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image via https://x.com/Boticvdz/

Botic van de Zandschulp has revealed he is losing his passion for tennis and is considering retiring from the sport following his exit from the French Open on Monday.

The 29-year-old was knocked out of the tournament in straight sets by Fabio Fognini, who eased his way to a 6-1, 6-1, 7-5, victory. It is the second Grand Slam in a row where he has fallen at the first hurdle with the 2022 Wimbledon championships being the last major event where he won back-to-back matches.   

“I don’t look forward to competitions at all anymore,” Zandschulp told Dutch media.
“I have been asking myself more and more lately whether I want to continue.
“You have to do work that you enjoy. Everyone has a bad day every now and then. But if there are too many, then you have to ask yourself whether you want to continue.” 

Zandschulp has been the top-ranked player in his country with his most notable achievement being a run to the quarter-finals of the 2021 US Open. The former world No.22 is a two-time runner-up at the Munich Open but is yet to win an ATP Tour title. He has registered a total of six wins over top 10 players, including Casper Ruud and Andrey Rublev. 

However, recent difficulties on the Tour have left the Dutchman questioning if he wants to continue playing.  

“I like the training. Those are great days. But when I get up in the morning, I no longer look forward to the matches at all.” He commented.

Zandschulp’s remarks could be a reaction to his frustrating loss to Fognini. However, he confirmed that he has been considering retiring for a long time. 

“It was the worst match I have played in my life,” he said. 
“Of course, it is now fresh after the match. That plays a role in my mind, but the thoughts of quitting have been there for a long time. It is not an easy life as a tennis player. You really live your life, play thirty weeks a year and travel from pillar to post.
“If you don’t play, someone else will pass you by (in the rankings). That’s why I now play extra tournaments instead of charging myself at home.”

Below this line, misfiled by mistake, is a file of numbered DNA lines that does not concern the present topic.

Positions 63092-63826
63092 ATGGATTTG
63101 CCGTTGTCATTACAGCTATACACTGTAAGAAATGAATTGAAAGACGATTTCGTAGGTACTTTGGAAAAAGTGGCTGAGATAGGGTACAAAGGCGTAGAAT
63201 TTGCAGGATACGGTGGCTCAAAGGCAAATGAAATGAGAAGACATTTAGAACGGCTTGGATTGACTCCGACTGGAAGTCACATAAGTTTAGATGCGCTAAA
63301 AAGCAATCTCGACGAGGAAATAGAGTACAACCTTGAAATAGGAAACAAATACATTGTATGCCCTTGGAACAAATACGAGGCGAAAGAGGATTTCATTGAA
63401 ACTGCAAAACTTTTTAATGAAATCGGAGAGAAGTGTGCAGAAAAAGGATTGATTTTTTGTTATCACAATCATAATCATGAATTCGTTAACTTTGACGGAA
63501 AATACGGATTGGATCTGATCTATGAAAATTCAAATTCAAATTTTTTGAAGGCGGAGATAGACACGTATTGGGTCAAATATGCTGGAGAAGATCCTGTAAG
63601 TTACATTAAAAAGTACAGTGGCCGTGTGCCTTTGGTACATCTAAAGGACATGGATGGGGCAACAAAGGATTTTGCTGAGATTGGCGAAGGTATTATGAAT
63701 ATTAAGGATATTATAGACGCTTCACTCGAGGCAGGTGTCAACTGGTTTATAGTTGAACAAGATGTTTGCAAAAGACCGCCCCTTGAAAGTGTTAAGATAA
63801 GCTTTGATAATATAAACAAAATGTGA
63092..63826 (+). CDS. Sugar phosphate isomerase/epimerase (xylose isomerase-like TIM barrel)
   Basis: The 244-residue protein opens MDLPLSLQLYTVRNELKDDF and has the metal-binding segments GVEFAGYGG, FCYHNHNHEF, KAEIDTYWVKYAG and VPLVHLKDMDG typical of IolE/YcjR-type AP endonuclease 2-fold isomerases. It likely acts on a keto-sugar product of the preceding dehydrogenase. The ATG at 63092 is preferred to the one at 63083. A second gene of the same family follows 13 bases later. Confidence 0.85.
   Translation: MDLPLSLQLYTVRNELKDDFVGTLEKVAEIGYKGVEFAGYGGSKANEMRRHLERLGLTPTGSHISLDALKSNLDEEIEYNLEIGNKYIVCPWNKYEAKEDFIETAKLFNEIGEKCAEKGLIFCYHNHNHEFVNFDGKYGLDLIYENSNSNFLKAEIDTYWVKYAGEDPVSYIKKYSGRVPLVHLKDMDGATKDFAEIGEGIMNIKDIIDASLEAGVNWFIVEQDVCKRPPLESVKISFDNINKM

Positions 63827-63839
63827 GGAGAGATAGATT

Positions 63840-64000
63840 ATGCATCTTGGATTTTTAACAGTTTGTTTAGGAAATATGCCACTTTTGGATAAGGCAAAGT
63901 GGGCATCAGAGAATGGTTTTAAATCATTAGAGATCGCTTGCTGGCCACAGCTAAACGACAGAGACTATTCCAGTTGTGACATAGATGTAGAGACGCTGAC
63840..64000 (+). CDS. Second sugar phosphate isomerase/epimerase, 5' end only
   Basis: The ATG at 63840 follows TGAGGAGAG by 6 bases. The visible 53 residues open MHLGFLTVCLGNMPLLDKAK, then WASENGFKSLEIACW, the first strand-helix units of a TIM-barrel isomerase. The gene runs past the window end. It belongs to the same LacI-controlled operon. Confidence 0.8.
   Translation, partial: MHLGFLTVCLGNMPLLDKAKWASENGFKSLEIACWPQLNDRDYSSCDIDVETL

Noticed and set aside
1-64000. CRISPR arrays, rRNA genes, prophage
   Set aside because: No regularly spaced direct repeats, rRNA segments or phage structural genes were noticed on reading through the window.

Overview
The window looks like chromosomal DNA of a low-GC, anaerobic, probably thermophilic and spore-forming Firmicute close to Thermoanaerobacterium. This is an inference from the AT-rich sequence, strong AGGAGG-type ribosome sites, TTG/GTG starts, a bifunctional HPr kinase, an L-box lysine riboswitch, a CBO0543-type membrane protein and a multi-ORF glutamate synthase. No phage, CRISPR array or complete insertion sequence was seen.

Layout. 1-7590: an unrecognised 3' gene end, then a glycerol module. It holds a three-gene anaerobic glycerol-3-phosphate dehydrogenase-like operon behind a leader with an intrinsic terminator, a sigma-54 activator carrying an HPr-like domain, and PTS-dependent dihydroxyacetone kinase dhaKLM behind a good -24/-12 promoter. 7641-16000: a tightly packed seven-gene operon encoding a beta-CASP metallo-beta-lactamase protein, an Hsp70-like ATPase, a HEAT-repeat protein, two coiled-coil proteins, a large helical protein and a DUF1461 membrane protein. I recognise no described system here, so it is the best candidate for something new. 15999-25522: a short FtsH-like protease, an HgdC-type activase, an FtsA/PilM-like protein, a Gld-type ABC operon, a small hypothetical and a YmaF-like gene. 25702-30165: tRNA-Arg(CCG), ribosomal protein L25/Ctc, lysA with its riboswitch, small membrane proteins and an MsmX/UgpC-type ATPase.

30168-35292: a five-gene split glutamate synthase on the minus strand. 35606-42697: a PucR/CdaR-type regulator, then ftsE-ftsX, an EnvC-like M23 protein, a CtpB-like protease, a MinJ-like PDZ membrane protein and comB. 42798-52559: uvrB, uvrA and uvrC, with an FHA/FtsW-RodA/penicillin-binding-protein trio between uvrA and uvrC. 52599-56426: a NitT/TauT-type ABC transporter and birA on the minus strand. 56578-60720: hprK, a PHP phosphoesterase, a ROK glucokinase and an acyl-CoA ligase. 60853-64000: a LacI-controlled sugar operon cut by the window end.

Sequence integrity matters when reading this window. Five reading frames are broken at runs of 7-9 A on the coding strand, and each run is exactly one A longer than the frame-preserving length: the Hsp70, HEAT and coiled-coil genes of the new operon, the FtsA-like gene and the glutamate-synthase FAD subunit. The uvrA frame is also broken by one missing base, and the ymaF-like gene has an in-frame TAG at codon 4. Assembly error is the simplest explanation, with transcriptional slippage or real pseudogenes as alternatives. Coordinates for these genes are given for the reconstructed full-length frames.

Zandschulp is currently ranked 102nd in the world and is scheduled to play in the French Open doubles event on Tuesday.

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“It’s Purely Psychological” – Maria Sakkari Berates ‘Unacceptable’ French Open Defeat

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Maria Sakkari - Roma 2023 (foto Francesca Micheli, Ubitennis)

Greece’s Maria Sakkari said she felt ‘intense anxiety’ before her first round match at the French Open after crashing out of the draw on Monday.  

The sixth seed suffered a shock 3-6, 6-4, 6-3, loss to Varvara Gracheva who is currently ranked 88th in the world. Sakkari produced a costly 39 unforced errors and dropped serve five times in her latest match. It is the first time she has lost her opening match at a tournament since February.  

Heading into Paris, the 28-year-old had produced encouraging results on the Tour after reaching the semi-finals in Charleston before making fourth round appearances at WTA 1000 events in Madrid and Rome. 

 “It’s the first time I don’t know what to say…” Sakkari told SDNA
“I’ve been very well these days. It was very sudden for me too, I started feeling intense anxiety before the match. I would really like to give the right answers, but all I have to say is that I have been very well these days. No matter what set I played, no matter what practice I did, everyone could see that I was fine. It’s definitely psychological, purely. It’s nothing else.” 

Since appearing in two Grand Slam semi-finals in 2021, Sakkari has struggled to make an impact at the major events. Her defeat to Gracheva makes it the fourth time she has lost in the first round of a Grand Slam since the start of last year. Overall, she has only managed to win back-to-back matches in two out of her nine most recent appearances at these tournaments. 

 “I won the first set and I kept getting nervous. My pulse was very high throughout the match, especially until the middle of the third set,” she said of her latest performance.
“I was feeling a panic, it’s not like I won the first set and relaxed. Maybe if I had broken the first game of the second set things would have been different. But what can we say now?’  
“It’s purely psychological, I’m not hiding. I will not look for excuses. I put too much pressure on myself, not to lose another game in the first or second round of a Grand Slam. Everyone around me tries to tell me that it happened in New York too, but then I recovered. However, it is not the same. I’ve recovered and I’m playing well in the other tournaments, but it’s proven that I’m not playing well in the Grand Slams. I feel it’s one thing, another thing.” 

Whilst praising her opponent, Sakkari describes her defeat as ‘unacceptable’ and hopes it will serve as a wake-up call for her.  

She now heads to the grass season with a win-loss record of 19-10 so far this year.